You probably know someone who’s 2-year old vehicle is breaking down or was prematurely sent to the scrapyard. My spouse’s father has a 10-year old Honda—window cranks and all—that’s putting a lot of my buddies’ recent models to shame.
There’s a reason for that: dedication to replacing timing belts, manufacturer-recommended oil, grease, and liquids, as well as using his investment wisely. If you have a few minutes, I’d like to share with you a few common-sense principles for making sure your investment lasts more than a decade.
I love David Bowie, don’t you? Diamond Dogs is full of great road tunes. Anyway, whether you see a Ford Fusion from 2010 running like it was manufactured last week, or one of your family members sailing down the street in their stunning, 1973 Camaro RS Z28… One thing is easy to see: they know how to care for their vehicle. The truth is, there’s no secret to keeping 20, 30 or 40-year-old cars in the prime of their youth. The trick is to shop around for new auto parts and accessories; constantly investing in your precious darling keeps it breathing for many years to come. (Which is a no-brainer, but it’s still worth driving the point home.)
You probably already know that preserving your baby means having an Olympic dedication to scheduled lubrication and consistent fluid checks like clockwork. Yes, you can invest hundreds of dollars for a top of the line, premium oils that cost $14-17 a quart. If you don’t change that oil regularly, you’re throwing that money down the drain.
Sometimes, though, maintenance is merely a matter of building a routine for yourself. This means working on developing a stronger sense of discipline. It is recommended to check your headlights weekly, inspecting your battery ever 6,000 miles, inspecting your engine, emission, and canister every 12,000 miles. Here are a few more of their handy, professional recommendations:
- Inspect brakes every 24,000 miles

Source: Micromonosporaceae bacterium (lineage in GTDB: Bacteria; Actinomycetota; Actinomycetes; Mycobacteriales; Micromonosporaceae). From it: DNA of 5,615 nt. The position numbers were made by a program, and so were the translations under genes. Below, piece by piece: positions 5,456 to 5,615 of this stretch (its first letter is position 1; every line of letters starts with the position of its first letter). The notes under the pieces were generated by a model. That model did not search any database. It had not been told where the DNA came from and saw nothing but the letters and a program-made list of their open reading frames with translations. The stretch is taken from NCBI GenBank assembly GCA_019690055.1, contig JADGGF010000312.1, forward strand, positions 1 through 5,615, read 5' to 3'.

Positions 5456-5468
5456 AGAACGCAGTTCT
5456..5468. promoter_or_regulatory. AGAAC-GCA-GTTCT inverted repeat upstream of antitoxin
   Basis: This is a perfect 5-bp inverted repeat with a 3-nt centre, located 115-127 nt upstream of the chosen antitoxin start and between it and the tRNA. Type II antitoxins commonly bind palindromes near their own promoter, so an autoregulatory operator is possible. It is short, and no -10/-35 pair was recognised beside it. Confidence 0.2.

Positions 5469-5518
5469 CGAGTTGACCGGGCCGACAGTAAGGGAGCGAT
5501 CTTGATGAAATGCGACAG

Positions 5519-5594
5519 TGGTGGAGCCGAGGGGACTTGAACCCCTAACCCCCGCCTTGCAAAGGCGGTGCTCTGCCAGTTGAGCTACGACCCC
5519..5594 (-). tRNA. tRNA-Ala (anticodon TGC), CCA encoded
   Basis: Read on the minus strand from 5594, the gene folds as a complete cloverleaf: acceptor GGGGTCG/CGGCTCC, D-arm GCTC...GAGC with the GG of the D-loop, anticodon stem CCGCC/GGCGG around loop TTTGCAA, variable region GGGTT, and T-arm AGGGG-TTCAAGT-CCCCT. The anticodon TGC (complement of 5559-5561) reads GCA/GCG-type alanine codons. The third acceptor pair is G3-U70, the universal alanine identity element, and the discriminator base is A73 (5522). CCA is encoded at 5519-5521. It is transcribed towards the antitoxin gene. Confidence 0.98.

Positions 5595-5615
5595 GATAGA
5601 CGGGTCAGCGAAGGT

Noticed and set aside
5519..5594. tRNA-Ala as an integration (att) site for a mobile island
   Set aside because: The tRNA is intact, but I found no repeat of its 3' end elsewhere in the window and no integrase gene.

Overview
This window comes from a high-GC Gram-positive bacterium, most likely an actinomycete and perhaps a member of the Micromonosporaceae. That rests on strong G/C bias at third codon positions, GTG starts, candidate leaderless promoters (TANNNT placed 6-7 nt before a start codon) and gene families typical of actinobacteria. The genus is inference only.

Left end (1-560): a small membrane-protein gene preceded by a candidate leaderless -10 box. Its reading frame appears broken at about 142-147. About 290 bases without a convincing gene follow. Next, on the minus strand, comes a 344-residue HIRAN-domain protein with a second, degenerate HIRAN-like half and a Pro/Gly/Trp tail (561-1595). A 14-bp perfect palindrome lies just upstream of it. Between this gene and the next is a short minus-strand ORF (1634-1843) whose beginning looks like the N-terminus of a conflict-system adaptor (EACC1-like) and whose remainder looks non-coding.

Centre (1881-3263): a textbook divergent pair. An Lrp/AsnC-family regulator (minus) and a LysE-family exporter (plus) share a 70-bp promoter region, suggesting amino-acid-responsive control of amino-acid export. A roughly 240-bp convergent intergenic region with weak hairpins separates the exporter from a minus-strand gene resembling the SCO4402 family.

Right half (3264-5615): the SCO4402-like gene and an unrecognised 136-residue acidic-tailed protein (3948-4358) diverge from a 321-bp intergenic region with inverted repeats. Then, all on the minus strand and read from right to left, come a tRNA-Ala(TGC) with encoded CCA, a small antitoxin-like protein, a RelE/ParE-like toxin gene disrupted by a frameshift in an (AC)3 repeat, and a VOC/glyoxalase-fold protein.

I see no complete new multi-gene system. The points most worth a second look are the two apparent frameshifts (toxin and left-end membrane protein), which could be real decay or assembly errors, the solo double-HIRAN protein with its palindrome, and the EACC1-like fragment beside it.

- Clean fuel injection every 24,000 miles
- Service transmission every 24 months
- Check timing belts every 48 months (4 years) or 60,000 miles
2. Saving Money
Nobody likes repairing their car. Regular car maintenance is expensive – especially when you’re trying to save. One method for saving is by taking your vehicle to mechanics certified by the ASE. These are industry-trained technicians who know everything about cars – meaning they won’t gyp you by installing lackluster parts or accessories in your vehicle. You’d also do well to shop around town at different body shop stores for select car parts. Getting multiple estimates will give you more accurate price quotes.
3. Schedule (And Stick To) Oil Changes
These days, depending on your vehicle manufacturer, you might not need to follow the standard “rule” of changing oil every 3k miles. It does mean, however, of staying on top of oil changes more frequently – or else motor oil will break down, depositing sludge into your engine and ruining everything. This is why it’s essential for you to triple-check the oil-change recommendations from your vehicle manufacturer.
Vehicle Maintenance – Conclusion
Car maintenance isn’t a chore; it’s the price we have to pay for the luxury of having a car. Our pride is in our babies; aren’t they worth taking care of? Like it or not, regular maintenance saves money.
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